Confusion and chaos as Valley residents wake up to new Covid-19 restrictionsA lack of clarity on opening timings of shops selling essential goods and who are allowed to move around and who are not creates hassles for the public and law enforcers.
Kumar Timilsena had opened his store at Kupondole for just half an hour on Thursday morning when policemen came on motorcycles, sirens blaring, and told him to close his shop.
“I had just received a supply of milk from a dairy,” said the 40-year-old who operates a grocery store. “I guess the milk will go to waste now.”
Later he learned from another shop that police had been going around, announcing that stores would be allowed to open from 4am to 7am only.
On Tuesday evening, chief district officers of Kathmandu, Lalitpur and Bhaktapur issued prohibitory orders effective Wednesday midnight to contain the spread of the virus.
The orders say people should not come out of home unless for buying medicines and essentials, vehicles should remain off the roads and only those, including shops, providing essential services should operate.
When Nalini Shah, who lives in Bakhundole, went out to buy some foodstuff about 8am on Thursday, she did not find any shops open.
“I had gone to buy milk, but all shops were closed,” said Shah. “Nor could I buy vegetables.”
Local administrations’ prohibitory orders seem to be stricter compared to the lockdown days, but they have failed to properly inform the public.
“We had tentatively announced to allow shops selling daily essentials to open from 4am to 7am,” said Narayan Prasad Bhatta, chief district officer of Lalitpur.
When there was a nationwide lockdown from March 24, essential shops selling foodstuff had been allowed to open initially until 9am, which later had been extended until 10am and then the whole day.
The Tuesday decision of the chief district officers of the Valley, however, has created confusion among the people.
Without clarity on the timings for buying essential stuff, many in different parts of the city thronged various shops, disregarding safety protocols and physical distancing. Police even held some who were out for morning walks and jogging. They, however, were let go later on after spending some time in “holding centres” the police have set up at various places.
Police also stopped some who were on their way to office, as it was difficult for them to identify who was on essential services and who was not.
On Thursday, banks said that their staff coming to work were stopped by police and their motorcycles were impounded. They warned that they will not provide services on Friday if the movement of their staff is not facilitated.
Nepal Rastra Bank spokesman Gunakar Bhatta told the Post that the matter of obstruction of movement of the bank staff had been sorted out with the Home Ministry, as banks fall under the essential service category.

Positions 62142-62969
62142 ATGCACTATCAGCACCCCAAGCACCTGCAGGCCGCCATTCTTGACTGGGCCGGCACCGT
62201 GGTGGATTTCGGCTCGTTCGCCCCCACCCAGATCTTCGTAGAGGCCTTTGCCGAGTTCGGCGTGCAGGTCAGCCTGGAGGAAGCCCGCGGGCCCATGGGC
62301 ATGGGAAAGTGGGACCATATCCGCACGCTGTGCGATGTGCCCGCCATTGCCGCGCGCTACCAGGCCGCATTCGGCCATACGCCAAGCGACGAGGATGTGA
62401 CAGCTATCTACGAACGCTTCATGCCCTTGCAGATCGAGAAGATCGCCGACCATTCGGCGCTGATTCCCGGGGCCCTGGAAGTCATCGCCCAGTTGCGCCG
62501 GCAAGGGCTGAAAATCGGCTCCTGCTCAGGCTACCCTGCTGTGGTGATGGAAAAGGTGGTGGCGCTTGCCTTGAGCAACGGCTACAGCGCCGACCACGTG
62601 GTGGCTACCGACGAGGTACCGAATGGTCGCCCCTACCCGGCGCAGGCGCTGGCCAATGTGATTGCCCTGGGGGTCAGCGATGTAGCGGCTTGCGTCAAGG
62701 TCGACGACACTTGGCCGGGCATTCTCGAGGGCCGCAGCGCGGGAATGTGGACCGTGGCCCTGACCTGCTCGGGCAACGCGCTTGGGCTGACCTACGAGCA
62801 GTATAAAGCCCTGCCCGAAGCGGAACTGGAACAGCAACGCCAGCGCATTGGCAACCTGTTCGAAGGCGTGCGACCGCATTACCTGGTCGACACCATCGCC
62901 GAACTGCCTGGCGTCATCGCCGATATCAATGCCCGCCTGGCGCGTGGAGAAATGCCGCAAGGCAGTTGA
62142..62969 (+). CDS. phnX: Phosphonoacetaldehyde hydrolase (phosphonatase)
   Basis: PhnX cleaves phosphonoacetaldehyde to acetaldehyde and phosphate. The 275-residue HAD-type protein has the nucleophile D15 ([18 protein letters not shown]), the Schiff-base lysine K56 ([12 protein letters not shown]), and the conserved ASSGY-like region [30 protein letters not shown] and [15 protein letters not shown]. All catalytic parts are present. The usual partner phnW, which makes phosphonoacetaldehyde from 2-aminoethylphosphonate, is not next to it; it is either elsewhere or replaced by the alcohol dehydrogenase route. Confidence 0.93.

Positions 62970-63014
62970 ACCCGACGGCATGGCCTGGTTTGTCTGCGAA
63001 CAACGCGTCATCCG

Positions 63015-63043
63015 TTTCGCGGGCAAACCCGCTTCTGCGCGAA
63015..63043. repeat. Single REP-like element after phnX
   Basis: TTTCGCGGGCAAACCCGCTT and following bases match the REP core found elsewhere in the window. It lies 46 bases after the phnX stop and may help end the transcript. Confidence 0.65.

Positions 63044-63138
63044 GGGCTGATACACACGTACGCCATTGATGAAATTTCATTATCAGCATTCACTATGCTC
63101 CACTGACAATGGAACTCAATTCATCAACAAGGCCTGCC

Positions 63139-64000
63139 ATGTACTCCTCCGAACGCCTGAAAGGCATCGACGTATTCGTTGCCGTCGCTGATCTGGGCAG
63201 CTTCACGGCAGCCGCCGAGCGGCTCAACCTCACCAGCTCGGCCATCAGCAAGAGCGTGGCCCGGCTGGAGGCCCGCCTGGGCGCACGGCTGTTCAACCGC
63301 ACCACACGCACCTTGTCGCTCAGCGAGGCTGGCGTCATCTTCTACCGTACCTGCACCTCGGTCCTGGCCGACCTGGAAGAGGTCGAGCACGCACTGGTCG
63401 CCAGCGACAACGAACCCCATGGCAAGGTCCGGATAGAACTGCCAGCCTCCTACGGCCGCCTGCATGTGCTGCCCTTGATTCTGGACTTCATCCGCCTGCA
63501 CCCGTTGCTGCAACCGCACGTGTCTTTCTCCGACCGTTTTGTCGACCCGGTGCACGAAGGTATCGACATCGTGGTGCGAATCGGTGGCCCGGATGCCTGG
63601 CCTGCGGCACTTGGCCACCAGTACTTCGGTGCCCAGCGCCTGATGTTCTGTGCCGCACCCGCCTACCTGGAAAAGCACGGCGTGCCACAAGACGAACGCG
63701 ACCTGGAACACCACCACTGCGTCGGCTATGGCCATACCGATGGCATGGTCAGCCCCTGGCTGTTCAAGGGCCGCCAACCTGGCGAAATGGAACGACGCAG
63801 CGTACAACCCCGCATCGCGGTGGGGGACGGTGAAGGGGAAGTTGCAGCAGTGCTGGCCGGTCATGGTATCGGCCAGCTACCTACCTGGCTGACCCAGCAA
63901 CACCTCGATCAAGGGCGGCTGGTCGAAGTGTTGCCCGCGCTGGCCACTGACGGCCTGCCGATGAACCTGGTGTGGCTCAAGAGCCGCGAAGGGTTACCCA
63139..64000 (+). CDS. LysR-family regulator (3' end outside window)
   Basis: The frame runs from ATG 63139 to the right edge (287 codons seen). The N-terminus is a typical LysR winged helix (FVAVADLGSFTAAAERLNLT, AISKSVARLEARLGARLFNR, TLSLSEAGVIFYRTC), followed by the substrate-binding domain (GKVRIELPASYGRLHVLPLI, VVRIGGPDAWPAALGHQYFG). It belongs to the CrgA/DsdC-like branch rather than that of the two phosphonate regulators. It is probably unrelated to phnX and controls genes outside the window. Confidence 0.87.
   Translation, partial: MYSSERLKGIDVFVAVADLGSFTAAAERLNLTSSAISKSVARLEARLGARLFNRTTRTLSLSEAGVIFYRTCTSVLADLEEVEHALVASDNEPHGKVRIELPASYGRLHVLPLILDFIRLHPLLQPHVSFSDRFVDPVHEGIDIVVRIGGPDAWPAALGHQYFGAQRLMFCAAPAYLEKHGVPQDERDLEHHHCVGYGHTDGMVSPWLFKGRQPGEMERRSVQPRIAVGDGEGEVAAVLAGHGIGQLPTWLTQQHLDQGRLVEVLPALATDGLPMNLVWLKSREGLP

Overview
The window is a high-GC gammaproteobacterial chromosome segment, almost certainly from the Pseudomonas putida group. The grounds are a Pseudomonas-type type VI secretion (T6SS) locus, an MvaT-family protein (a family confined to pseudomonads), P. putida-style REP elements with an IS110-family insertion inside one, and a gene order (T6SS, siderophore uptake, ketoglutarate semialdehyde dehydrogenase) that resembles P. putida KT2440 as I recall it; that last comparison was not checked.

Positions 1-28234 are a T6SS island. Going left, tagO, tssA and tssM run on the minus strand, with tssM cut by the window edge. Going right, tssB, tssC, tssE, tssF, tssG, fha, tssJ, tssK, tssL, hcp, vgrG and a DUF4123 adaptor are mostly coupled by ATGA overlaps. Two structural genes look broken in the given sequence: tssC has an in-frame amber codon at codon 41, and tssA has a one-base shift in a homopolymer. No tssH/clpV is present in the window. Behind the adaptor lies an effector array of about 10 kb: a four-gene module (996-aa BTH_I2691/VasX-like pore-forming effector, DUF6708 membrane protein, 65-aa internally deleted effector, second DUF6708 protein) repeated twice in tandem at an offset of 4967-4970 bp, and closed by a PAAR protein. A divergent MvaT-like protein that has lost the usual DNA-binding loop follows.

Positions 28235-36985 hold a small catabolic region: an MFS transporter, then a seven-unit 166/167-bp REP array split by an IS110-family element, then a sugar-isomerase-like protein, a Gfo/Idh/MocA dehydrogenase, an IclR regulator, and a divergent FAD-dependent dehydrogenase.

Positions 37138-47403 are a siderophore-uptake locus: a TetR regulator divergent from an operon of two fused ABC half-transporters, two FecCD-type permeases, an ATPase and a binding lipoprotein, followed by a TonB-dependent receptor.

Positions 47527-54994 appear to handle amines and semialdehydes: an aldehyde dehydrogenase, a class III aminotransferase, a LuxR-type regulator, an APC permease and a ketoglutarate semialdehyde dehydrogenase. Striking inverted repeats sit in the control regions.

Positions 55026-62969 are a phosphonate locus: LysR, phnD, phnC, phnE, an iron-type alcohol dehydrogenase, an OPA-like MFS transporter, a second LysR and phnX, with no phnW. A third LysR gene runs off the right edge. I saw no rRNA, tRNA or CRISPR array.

Later on Thursday, the Kathmandu District Administration Office issued a notice, saying that movement of vehicles carrying essential workers would be facilitated.
The Oli government’s decision to let chief district officers grant powers to issue prohibitory orders has already faced criticism with experts saying the move is against the spirit of the constitution, as it undermines provincial and local governments.
The government’s move of allowing local administrators to take their own measures to contain the spread of the virus comes amid widespread criticism that it largely failed in the fight against the pandemic.
The prohibitory orders in the Valley were issued after a sudden surge in the number of Covid-19 cases over the past weeks after the government lifted the nationwide lockdown on July 21.
The Health Ministry said 200 new cases were reported in Kathmandu Valley on Thursday–174 in Kathmandu, 18 in Lalitpur and eight in Bhaktapur. The total number of cases in Kathmandu Valley currently stands at 2,698—2151 in Kathmandu, 367 in Lalitpur, and 180 in Bhaktapur.
Local governments say they are helpless and that they are just facilitating the chief district officer’s orders.
“Our role is to disseminate the message of the district administration office, and we are implementing its decision,” said Raju Man Manandhar, spokesperson for Lalitpur Metropolitan City.
Lalitpur Chief District Officer Bhatta admitted that there were complaints from the public about confusion in timings—as to when the shops will open and till when they can buy foodstuff.
“We are having consultations over the issue,” Bhatta told the Post. “We may extend the period for buying and selling essential goods.”
He, however, was quick to add that it’s incumbent upon the local federal units to decide when it comes to managing shops.
In Kathmandu, too, shopkeepers said they were confused about the district administrators’ orders.
“Yesterday, police came and said there would be prohibitory orders from Thursday. But we were forced to close our shops after opening it for 15 minutes at 7am,” said Kiran Khanal, who owns a cold store in Dhobichaur. “We could not open the shops throughout the day.”
Rajeshwor Gyawali, administrative spokesperson for the Kathmandu Metropolitan City, said he is unaware of the District Administration Office’s decision regarding the timings for shops selling foodstuff.
Senior Superintendent Shyam Lal Gyawali, chief of the Kathmandu Metropolitan Police Range, said police were closing the shops as per the instructions from the local level.
“After assessing the risk in their areas, local authorities of every ward have allocated the time for shops to open,” said Gyawali. “Police are only assisting in effective implementation of a ward’s decisions.”